Paradiso is saturated with stunning light imagery and provocative investigations of visual perception. The enigma of the moon spots and the mirror experiment cunningly provoke the reader into thinking in scientific terms, but reading metaphorically--even codicologically--may yield additional results. The raro/denso, grasso/magro descriptions may refer to parchment which, in turn, brings to mind images of book production. Dante's concern for the integrity of his poem demanded that individual copies be bound. Knowledge of paper manufacturing may help solve the feltro enigma (Inf. I, 105): felt was used to dry freshly molded sheets.
Critical interpretations have considered parchment, paper, scribal transmission, and binding, but one element of book production has been overlooked. To create his ethereal celestial realm, Dante may have drawn inspiration from the remarkable technology pioneered by Italian manufacturers in the decades preceding the composition of his Commedia: the watermarks found in high quality paper.
Although Arabian paper had been produced in Spain and was used in Sicily by 1109, its thick, poor quality sheets were prone to disintegrating. Various improvements attributed to Italians permitted the production of thinner paper with more compact fibers that was translucent when held to the light. Making wire by pulling or extruding it instead of hammering was another European technological advance--datable to c. 1100--that would facilitate the creation of watermarks. Early designs were rudimentary, but they demonstrate a noticeable increase in complexity throughout the fourteenth century as pulp was mechanically beaten and drawn wire became still finer. Such marks were a pragmatic way for the manufacturers to identify paper stocks for sale and shipment. Recalling Dante's raro/denso passage, defects in hides produced thinner spots in parchment; in paper, the thinner areas were man-made watermarks.
Paper would not have been that rare in Italy by the time Dante began writing the Commedia. Among the earliest documented uses of paper is a collection of notarial protocols by Giovanni Scriba in Genoa dated 1154-65. Notaries used paper mostly for drafts and registers, not for official instrumenta publica. Documents from 1264 attest to paper originating in Fabriano, but paper was produced in other Italian cities as well: evidence shows papermaking in Genoa in 1235, and in Bologna papermakers' guild statutes survive from 1255. The idea of copying entire literary works onto paper was still new, but this does not preclude Dante's familiarity with paper and the watermarks used to identify its manufacture.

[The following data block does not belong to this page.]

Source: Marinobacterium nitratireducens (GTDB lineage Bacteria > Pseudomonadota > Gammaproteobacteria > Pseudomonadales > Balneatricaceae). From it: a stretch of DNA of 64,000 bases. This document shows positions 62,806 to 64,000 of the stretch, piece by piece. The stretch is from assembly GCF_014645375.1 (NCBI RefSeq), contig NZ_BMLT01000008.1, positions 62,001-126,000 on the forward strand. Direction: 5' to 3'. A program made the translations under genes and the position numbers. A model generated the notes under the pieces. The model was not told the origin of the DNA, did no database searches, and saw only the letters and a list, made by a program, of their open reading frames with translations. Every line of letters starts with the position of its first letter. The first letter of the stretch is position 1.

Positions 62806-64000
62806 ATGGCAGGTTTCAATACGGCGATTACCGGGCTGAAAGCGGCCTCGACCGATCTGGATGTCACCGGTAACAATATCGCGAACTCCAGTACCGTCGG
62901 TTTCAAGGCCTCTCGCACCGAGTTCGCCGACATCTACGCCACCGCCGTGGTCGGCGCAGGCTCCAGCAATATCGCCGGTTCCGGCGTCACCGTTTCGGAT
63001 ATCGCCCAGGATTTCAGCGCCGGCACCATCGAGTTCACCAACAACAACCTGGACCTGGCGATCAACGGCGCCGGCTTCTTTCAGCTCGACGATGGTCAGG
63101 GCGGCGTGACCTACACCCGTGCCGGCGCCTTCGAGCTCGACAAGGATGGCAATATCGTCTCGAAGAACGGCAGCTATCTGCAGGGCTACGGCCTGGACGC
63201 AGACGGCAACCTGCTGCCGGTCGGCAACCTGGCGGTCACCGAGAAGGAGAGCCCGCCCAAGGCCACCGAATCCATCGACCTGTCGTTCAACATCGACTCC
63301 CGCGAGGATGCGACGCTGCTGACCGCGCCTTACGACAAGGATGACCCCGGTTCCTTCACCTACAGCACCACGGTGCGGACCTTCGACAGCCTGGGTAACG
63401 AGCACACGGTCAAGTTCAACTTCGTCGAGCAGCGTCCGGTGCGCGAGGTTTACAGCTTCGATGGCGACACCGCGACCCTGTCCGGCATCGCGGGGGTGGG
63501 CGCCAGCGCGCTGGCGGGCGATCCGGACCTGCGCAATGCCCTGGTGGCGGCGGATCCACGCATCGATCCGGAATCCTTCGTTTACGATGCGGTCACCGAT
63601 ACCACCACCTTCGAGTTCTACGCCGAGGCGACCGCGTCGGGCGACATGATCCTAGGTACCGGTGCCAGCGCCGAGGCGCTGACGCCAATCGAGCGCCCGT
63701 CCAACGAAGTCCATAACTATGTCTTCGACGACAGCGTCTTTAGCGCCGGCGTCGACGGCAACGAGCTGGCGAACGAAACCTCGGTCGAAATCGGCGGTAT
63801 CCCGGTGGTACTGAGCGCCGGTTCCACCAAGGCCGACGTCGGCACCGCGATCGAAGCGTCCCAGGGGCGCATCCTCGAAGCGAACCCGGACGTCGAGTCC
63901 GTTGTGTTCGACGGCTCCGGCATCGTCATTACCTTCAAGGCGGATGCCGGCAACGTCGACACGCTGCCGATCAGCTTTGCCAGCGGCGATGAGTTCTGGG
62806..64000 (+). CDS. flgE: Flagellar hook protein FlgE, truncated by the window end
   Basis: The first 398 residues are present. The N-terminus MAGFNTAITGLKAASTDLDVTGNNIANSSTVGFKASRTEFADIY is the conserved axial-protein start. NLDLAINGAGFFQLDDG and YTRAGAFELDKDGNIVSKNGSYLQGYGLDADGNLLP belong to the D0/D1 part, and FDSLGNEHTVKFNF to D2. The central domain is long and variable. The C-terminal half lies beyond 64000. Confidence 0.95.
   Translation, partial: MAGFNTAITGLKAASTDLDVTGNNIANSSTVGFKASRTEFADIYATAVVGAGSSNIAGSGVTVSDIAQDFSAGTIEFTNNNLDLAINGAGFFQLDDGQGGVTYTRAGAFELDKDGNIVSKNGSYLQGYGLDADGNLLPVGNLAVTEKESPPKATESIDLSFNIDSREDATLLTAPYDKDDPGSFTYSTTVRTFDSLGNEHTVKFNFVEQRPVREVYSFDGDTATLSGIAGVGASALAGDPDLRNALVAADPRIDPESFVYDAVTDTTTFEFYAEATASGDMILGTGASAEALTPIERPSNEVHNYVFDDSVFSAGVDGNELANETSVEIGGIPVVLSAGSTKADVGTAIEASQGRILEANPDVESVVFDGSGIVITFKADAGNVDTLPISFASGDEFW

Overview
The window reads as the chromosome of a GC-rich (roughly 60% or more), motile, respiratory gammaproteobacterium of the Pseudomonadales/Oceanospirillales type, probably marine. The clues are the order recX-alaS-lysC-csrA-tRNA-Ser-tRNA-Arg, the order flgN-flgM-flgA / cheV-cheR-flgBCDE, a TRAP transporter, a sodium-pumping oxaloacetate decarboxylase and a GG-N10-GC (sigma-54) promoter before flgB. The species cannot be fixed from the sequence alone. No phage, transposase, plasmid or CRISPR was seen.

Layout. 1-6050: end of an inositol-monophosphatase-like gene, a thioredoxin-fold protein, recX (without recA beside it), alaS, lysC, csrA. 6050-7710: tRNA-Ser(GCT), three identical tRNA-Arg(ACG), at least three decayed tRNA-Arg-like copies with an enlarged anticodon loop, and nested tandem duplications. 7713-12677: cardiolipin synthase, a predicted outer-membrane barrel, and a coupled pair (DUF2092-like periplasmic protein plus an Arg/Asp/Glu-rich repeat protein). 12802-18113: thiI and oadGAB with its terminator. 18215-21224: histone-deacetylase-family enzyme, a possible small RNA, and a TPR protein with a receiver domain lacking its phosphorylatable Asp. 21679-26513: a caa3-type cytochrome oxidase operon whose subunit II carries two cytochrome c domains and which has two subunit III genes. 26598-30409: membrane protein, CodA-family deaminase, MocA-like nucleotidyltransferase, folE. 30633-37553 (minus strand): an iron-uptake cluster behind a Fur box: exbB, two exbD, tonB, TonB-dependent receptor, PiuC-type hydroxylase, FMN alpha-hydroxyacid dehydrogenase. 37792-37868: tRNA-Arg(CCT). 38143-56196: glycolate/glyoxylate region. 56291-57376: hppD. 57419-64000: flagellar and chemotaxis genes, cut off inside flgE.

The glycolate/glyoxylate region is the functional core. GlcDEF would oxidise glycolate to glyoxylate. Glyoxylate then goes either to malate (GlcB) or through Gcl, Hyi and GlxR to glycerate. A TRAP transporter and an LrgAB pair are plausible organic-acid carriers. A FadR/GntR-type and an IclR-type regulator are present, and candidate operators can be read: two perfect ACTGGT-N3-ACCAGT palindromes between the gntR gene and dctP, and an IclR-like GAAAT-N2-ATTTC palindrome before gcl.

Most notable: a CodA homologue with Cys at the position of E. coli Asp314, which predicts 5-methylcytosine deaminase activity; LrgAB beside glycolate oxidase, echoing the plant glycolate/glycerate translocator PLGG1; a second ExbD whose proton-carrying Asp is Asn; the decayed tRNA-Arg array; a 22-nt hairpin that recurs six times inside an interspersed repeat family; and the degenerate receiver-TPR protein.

To study the correspondence between Dante's imagery and watermarks, I first listed the nouns used in Paradiso, eliminating references to abstractions (virtù, ragione), illumination (luce, ombra), sound (armonia, tuono), and movement (danzando, girare) that would be impossible to represent with wire. I discarded the non-visual meanings of words which elsewhere have concrete forms--corno may mean a curved shape or a hunting horn--and excluded nouns never used as watermark symbols: buildings, foodstuffs, gemstones, meteorological phenomena, physical textures, human figures, and topography (one exception: the ubiquitous three mountains). Hunter's watermark classification omits Roman alphabet letters (counted as one item in my Appendix). By consolidating variant spellings and synonyms, this method of analyzing the lexical data produces a total of 122 items capable of visual representation. Next I compared these nouns to published repertoires. Of the 122 images in Paradiso that also belong to watermark categories, a remarkable ninety-one (75%) were watermarks. Of these, forty-two date to 1316 or earlier, the year by which Dante had probably begun composing the Paradiso; six others date 1317-21.
Regarding the reliability of watermarks for dating, this is still an imprecise science and no complete repertoire exists for the thousands of marks once used. Tracings made from dated archival documents provide at best a terminus ad quem for a mark's use. A single design could be used for decades: one eagle was used for 469 years! Thus a watermark from a post-1321 document may actually have been in use during Dante's lifetime and awaits discovery.